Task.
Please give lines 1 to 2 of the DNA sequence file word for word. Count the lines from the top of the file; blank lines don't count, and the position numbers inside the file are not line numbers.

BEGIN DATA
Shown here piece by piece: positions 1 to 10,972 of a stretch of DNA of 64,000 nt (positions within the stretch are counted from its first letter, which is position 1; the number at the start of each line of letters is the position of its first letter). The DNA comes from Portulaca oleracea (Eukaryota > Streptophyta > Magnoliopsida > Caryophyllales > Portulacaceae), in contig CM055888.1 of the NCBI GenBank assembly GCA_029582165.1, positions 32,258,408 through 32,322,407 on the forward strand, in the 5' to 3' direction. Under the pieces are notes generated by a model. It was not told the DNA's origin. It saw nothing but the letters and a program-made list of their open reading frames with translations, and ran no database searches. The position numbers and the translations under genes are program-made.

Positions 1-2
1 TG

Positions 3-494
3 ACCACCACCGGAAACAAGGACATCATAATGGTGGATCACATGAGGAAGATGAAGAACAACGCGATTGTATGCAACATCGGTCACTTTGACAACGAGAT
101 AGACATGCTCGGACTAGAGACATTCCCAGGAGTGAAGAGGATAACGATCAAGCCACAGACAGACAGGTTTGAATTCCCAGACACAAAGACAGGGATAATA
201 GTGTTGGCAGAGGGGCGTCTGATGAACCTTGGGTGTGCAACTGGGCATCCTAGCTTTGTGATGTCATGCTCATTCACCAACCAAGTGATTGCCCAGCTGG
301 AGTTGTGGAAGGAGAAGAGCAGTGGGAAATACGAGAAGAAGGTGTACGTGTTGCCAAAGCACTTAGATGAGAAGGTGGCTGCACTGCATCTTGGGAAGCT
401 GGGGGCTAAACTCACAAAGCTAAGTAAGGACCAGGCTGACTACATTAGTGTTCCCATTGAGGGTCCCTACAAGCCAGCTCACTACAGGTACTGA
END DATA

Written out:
Shown here piece by piece: positions 1 to 10,972 of a stretch of DNA of 64,000 nt (positions within the stretch are counted from its first letter, which is position 1; the number at the start of each line of letters is the position of its first letter). The DNA comes from Portulaca oleracea (Eukaryota > Streptophyta > Magnoliopsida > Caryophyllales > Portulacaceae), in contig CM055888.1 of the NCBI GenBank assembly GCA_029582165.1, positions 32,258,408 through 32,322,407 on the forward strand, in the 5' to 3' direction. Under the pieces are notes generated by a model. It was not told the DNA's origin. It saw nothing but the letters and a program-made list of their open reading frames with translations, and ran no database searches. The position numbers and the translations under genes are program-made.

Positions 1-2